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On Set or at Home, This Actor Prevails After a Stroke

On Set or at Home, This Actor Prevails After a Stroke

On Set or at Home, This Actor Prevails After a Stroke

Former CNS patient Timothy (Tim) Omundson – a Los Angeles based actor, respected and beloved for his roles in movies and popular television shows, suffered a massive stroke in 2017, which changed his life forever. After many months of post-acute, intensive brain injury rehabilitation at CNS, Tim overcame his physical and cognitive deficits and returned to his successful acting career.

In 2017, Tim was in the men's restroom at the Tampa International Airport when he suddenly fell to the floor. "I remember trying to screw on the cap to my water bottle and being unable to use my left hand, and then my left leg went out from under me," Tim said.

Soon after, Tim was airlifted to a hospital, where he learned he had suffered a stroke.

"I never knew stroke affected young people," said Tim. "At the time, I was 48 years old and physically in the best shape of my life,” he shared, “but a stroke can happen to anyone at any age.”

[Tim in the physical therapy gym at CNS Los Angeles.]

After spending a few weeks in the hospital, Tim was admitted to the inpatient program at CNS Los Angeles. Upon arrival, he was in a wheelchair, unable to use his left arm and leg. He also suffered various cognitive impairments, such as divided attention and limited attention span.

"I remember feeling frustrated being in a wheelchair, but the CNS staff were incredible," he said. "They instilled hope, and all of my therapists were invested in my progress."

In CNS' inpatient program, Tim received a range of integrated therapies five days a week in the clinic setting. And he resided in a nearby CNS residence with 24/7 support from CNS Neuro Rehabilitation Specialist (NRS) staff.

"The staff helped us understand each of the therapies Tim was receiving," said Tim's wife, Allison. "I also received counseling at CNS, which helped me a lot because I was dealing with the shock of Tim's stroke while juggling two children who took it very hard." Allison said she brought their kids in for counseling at CNS too.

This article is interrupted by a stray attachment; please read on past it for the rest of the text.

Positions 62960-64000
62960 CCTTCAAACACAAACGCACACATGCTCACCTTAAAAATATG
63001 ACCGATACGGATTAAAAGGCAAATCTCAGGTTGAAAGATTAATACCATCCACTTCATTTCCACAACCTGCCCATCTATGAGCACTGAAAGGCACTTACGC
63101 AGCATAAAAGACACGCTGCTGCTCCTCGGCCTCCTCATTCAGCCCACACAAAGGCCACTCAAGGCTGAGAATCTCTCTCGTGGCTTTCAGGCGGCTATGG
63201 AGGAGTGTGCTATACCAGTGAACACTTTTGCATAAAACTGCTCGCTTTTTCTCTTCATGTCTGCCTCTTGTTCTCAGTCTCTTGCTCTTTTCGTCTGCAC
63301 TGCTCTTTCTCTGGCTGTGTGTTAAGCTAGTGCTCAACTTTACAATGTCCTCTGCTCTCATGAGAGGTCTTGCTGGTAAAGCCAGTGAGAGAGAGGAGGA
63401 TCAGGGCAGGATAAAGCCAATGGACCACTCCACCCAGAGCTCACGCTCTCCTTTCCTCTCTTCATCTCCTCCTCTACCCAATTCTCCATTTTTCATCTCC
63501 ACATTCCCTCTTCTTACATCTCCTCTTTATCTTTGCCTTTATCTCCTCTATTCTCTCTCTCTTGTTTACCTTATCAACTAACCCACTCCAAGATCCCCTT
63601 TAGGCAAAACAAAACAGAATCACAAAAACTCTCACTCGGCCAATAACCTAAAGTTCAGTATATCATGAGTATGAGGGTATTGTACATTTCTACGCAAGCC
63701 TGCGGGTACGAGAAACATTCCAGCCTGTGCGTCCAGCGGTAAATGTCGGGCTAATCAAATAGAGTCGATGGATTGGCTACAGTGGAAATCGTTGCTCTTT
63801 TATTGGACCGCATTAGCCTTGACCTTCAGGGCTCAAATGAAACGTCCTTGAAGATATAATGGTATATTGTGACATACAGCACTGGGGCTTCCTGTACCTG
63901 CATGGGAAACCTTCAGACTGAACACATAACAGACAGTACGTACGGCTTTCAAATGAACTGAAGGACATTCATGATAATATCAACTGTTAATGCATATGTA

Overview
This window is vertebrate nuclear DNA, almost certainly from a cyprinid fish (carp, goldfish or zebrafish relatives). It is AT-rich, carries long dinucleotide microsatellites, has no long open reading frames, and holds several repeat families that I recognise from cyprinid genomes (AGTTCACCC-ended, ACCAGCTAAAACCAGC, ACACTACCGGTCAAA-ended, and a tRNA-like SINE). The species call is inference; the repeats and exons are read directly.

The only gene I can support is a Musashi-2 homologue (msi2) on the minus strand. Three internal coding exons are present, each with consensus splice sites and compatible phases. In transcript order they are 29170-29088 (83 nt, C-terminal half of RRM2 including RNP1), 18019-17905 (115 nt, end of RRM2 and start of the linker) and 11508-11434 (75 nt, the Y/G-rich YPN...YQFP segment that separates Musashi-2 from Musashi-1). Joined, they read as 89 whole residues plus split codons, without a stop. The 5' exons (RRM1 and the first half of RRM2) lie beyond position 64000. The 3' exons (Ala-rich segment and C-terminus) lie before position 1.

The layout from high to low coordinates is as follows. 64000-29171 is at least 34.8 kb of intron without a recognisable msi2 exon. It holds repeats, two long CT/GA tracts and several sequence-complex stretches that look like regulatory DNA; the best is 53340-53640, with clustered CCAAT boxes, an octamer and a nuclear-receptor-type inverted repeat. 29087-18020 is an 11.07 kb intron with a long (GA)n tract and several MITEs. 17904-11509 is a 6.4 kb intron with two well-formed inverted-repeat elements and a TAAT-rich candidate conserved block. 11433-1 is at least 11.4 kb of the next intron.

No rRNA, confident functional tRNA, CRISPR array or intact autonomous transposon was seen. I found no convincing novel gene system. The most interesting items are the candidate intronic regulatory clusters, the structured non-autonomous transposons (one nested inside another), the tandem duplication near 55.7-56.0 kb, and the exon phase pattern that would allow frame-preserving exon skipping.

CNS patient and actor, Tim Omundson

[For the first time after his stroke, Tim walked the red carpet for the television series This Is Us.]

Tim remembered when he started making considerable strides in physical and cognitive therapy. "I was becoming more independent, physically stronger, and the cognitive tasks were getting easier," he said.

Tim's biggest goal, however, was returning to work.

CNS therapists tailored his treatment to help him achieve this goal. "My cognitive therapist, Shannon Gilliam, would run lines from my scripts with me," Tim said. "When I began working again, Shannon came to Universal Studios when we were shooting, and would coach me on specific speech elements and techniques so I could learn my lines," he said.

"I learned how to use my new body and brain, realized what I couldn't do anymore, and adjusted to my new normal," he continued.

Tim successfully returned to acting with his dedication to therapy and the unconditional love and support from his family.

His advice to current and future CNS patients is to stay hopeful and know that the brain can heal.

Tim's return to acting led to his role in Psych 2: Lassie Comes Home, the highly-anticipated sequel to Psych: The Movie, premiering on Wednesday, July 15, 2020.